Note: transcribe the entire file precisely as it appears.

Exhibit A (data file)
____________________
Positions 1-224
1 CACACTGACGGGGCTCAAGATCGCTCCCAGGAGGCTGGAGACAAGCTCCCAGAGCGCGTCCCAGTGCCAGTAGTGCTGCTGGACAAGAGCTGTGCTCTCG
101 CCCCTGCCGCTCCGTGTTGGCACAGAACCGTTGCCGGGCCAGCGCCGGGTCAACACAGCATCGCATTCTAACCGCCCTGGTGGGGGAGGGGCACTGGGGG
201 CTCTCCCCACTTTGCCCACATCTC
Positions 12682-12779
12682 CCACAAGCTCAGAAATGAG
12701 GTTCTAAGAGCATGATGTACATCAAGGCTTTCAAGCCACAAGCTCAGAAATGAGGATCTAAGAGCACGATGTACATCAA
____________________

Positions 1-224
1 CACACTGACGGGGCTCAAGATCGCTCCCAGGAGGCTGGAGACAAGCTCCCAGAGCGCGTCCCAGTGCCAGTAGTGCTGCTGGACAAGAGCTGTGCTCTCG
101 CCCCTGCCGCTCCGTGTTGGCACAGAACCGTTGCCGGGCCAGCGCCGGGTCAACACAGCATCGCATTCTAACCGCCCTGGTGGGGGAGGGGCACTGGGGG
201 CTCTCCCCACTTTGCCCACATCTC
Positions 12682-12779
12682 CCACAAGCTCAGAAATGAG
12701 GTTCTAAGAGCATGATGTACATCAAGGCTTTCAAGCCACAAGCTCAGAAATGAGGATCTAAGAGCACGATGTACATCAA